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Honda Fit Modified: Crash Tests Would Earn IIHS ‘Good’ Rating

The Insurance Institute for Highway Safety (IIHS) has a different take on the recent crash tests that attorney Todd Tracy commissioned to show the disparity between OEM and aftermarket parts.

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At left is the collision-damaged 2010 Honda Fit that was at the center of the John Eagle Collision Center lawsuit. At right is a 2009 Honda Fit after being subjected to an IIHS moderate overlap test.

The Insurance Institute for Highway Safety (IIHS) has a different take on the recent crash tests that attorney Todd Tracy commissioned to show the disparity between OEM and aftermarket parts.

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After analyzing the publicly shared crash-test data and videos, IIHS concluded that even though the 2013 Honda Fit modified with some aftermarket parts performed poorly in Tracy’s tests, the structural results were similar to the institute’s past evaluation of the 2009 Honda Fit in its moderate overlap frontal test.

“Based on a scientific analysis of the data, we conclude that the results indicate that the Fit equipped with non-OEM aftermarket parts in the Tracy test performed on par with our evaluation of the good-rated 2009 Fit, with across-the-board good scores for structure, injury measures and restraints and kinematics,” IIHS said in an advisory to its members. “The variation across the three Tracy tests is similar to what we have observed conducting repeated tests of identical model vehicles. Our evaluation of the publicly shared results hasn’t uncovered concerns about the aftermarket parts used in the law firm’s demonstration tests.”

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The Tracy-commissioned tests, which took place at Karco Engineering’s crash-testing facility in Adelanto, Calif., involved three Honda Fits: A 2009 with its original OEM parts (the control vehicle); a 2010 with a glued-on roof and an aftermarket windshield; and a 2013 fitted with an aftermarket hood, radiator support, windshield, bumper reinforcement bar, left and right fenders and left and right hood hinges. Karko Engineering subjected each vehicle to a moderate frontal overlap crash test at 40 mph.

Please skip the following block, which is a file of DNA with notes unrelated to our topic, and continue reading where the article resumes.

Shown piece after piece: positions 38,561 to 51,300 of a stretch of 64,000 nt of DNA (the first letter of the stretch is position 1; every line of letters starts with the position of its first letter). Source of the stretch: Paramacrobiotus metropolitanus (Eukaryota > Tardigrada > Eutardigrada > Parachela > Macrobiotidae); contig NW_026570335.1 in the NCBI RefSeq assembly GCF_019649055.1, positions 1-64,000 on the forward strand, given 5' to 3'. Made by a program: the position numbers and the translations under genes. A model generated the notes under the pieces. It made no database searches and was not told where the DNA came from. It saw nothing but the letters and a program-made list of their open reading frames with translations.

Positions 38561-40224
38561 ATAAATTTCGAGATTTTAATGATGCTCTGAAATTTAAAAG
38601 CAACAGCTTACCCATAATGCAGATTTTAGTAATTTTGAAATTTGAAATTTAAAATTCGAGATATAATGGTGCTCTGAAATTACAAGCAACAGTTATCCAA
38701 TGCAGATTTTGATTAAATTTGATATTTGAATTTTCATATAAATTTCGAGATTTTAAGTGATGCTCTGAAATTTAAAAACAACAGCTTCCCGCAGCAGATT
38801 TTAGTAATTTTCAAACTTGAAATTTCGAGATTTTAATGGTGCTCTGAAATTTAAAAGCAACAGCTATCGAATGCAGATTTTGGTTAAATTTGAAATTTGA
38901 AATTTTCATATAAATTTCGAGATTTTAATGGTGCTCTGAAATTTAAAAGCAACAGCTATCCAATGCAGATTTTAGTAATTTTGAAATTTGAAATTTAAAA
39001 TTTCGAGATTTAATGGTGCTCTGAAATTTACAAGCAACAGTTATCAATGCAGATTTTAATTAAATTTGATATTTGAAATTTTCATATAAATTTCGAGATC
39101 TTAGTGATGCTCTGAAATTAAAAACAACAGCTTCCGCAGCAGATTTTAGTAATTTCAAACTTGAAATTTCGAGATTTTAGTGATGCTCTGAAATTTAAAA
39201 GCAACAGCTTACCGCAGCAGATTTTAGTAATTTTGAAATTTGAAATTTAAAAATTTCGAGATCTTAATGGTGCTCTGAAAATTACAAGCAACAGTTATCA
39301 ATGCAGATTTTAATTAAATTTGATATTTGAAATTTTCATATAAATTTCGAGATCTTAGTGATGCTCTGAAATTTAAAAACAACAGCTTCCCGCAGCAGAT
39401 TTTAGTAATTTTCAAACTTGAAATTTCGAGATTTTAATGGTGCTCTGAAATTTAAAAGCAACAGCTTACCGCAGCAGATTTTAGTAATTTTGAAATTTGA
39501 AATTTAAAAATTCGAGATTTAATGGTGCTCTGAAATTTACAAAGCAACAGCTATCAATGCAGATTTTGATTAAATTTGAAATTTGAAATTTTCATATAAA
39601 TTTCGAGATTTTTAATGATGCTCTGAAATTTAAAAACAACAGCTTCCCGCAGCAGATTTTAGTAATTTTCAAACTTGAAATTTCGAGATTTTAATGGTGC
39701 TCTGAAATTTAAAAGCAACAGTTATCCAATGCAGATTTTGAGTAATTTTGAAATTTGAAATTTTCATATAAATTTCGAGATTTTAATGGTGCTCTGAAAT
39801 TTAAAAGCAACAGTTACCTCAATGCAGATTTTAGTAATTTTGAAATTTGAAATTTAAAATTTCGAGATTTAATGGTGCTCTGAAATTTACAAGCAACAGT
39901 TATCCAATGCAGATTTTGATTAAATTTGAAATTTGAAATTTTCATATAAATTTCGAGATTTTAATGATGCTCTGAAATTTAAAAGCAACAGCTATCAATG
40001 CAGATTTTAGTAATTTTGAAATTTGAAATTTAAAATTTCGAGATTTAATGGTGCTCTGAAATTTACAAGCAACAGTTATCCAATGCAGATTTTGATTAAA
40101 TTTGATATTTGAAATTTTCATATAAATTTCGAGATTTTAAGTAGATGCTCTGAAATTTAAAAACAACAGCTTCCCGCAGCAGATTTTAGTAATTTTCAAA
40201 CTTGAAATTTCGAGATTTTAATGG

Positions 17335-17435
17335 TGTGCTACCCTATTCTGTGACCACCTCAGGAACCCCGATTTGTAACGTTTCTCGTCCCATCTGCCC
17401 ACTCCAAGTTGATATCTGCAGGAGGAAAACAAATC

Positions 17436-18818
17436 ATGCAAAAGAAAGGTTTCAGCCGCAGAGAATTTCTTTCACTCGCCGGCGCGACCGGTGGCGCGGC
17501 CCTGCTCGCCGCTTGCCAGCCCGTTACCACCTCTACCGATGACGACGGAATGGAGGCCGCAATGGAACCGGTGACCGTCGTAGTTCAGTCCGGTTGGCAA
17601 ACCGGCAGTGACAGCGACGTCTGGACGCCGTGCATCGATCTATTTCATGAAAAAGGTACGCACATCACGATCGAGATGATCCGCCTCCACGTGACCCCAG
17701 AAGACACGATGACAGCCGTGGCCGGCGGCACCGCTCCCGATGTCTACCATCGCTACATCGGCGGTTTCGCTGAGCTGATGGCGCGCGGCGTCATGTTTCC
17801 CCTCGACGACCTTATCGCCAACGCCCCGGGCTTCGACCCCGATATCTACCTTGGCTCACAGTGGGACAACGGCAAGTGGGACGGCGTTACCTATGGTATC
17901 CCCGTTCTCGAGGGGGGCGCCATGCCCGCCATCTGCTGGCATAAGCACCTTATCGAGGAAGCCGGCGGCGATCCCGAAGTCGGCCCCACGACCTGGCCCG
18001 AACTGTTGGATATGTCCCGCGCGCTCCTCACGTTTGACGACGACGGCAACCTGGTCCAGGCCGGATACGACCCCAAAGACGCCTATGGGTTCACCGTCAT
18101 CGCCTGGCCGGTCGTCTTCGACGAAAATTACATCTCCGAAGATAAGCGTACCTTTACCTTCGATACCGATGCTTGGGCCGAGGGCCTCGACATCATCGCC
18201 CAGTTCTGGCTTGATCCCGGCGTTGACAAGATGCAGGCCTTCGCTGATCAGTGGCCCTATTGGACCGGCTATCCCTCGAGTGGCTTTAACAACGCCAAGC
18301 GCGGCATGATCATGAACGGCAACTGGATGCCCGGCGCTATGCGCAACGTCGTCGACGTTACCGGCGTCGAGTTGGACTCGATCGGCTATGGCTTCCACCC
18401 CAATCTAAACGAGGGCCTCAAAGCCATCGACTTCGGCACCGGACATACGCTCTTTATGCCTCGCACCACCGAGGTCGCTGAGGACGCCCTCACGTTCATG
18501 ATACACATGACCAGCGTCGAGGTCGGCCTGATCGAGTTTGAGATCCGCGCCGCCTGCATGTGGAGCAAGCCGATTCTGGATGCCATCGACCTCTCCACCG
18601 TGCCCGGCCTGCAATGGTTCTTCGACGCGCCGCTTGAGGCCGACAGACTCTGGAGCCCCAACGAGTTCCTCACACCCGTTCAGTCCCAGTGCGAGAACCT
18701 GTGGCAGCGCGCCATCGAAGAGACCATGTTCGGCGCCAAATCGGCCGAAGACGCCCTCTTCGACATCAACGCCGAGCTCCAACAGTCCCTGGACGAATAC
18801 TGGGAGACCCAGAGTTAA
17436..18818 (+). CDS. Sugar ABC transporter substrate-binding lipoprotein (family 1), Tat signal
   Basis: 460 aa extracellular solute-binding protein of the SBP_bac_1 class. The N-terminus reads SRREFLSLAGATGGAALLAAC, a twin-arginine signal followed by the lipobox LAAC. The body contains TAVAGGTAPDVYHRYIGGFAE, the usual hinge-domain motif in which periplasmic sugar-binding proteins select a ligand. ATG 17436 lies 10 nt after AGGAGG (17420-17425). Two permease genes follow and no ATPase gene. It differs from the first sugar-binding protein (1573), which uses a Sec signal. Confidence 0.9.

When Tracy announced the crash-test results in January, he said the performance of the all-OEM Honda Fit replicated previous IIHS tests showing that the occupants of that vehicle should be able to walk away from an accident. Conversely, the data from the 2010 fitted with some aftermarket parts and the 2013 with the glued-on replacement roof indicated “that both the driver and passenger would suffer broken legs, ankles and feet,” he said.

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In its analysis, IIHS asserted that while the data could point to “a somewhat increased risk of injury compared with the test of an unmodified Honda Fit, the overall rating for the cars in both tests would be good according to IIHS protocol and consistent with our own test.”

“It is possible that replacing the bumper reinforcement, radiator support and left front wheel with non-OEM alternatives in the test of the 2013 Fit resulted in somewhat more toepan intrusion and a slight degradation of protection for the driver’s left knee/thigh/hip and right foot/ankle,” IIHS said. “These were the only measurements reported by Tracy and Karco that varied from the baseline results by more than would be expected in exactly repeated crash tests.”

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In its advisory, IIHS noted that it makes a distinction between cosmetic and structural aftermarket parts.

“Our previous research has shown that cosmetic parts don’t alter crash-test results, so where they are sourced – whether aftermarket or OEM – is irrelevant,” IIHS said. “Fenders, quarter panels, door skins, bumper covers and trim aren’t responsible for safeguarding occupants in a crash. That is the job of structural parts.

“Structural parts make up the front-end crush zone and safety cage. The crush zone absorbs crash energy, and the safety cage helps protect occupants by limiting intrusion. Replacement structural parts must exactly replicate the original parts to preserve the integrity of a vehicle’s crashworthiness, whether they are sourced from the OEM or an aftermarket supplier. Our research shows that some aftermarket non-OEM parts can meet these requirements. We continue to stand by that conclusion.”

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Tracy has said that the test results point to an increased risk of head, neck and leg injuries in the Honda with the aftermarket parts and the Honda with the glued-on roof. Noting that its tests measure the amount of intrusion into the occupant compartment – a key factor in determining vehicle crashworthiness – IIHS acknowledged that there are seemingly large differences between the injury data for the unmodified 2009 Honda Fit (in separate tests conducted by Honda and IIHS) and the aftermarket-fitted 2013 Honda Fit.

However, none of that data points to “a high risk of a severe injury,” according to the institute.

“Similarly, the compression forces recorded on the left femur in all four tests also are well-below the level (7,300 N) at which the IIHS protocol would downgrade its assessment of protection for the knee, thigh and hip because serious injuries, including fractures, wouldn’t be expected below this level,” IIHS said. “In fact, a force of 10,000 N is a passing grade for regulatory frontal crash tests. Charts in the Karco test reports show that all the injury measures used by IIHS for injury risk evaluation are below the threshold for a downgrade from a ‘good’ to an ‘acceptable’ rating.”

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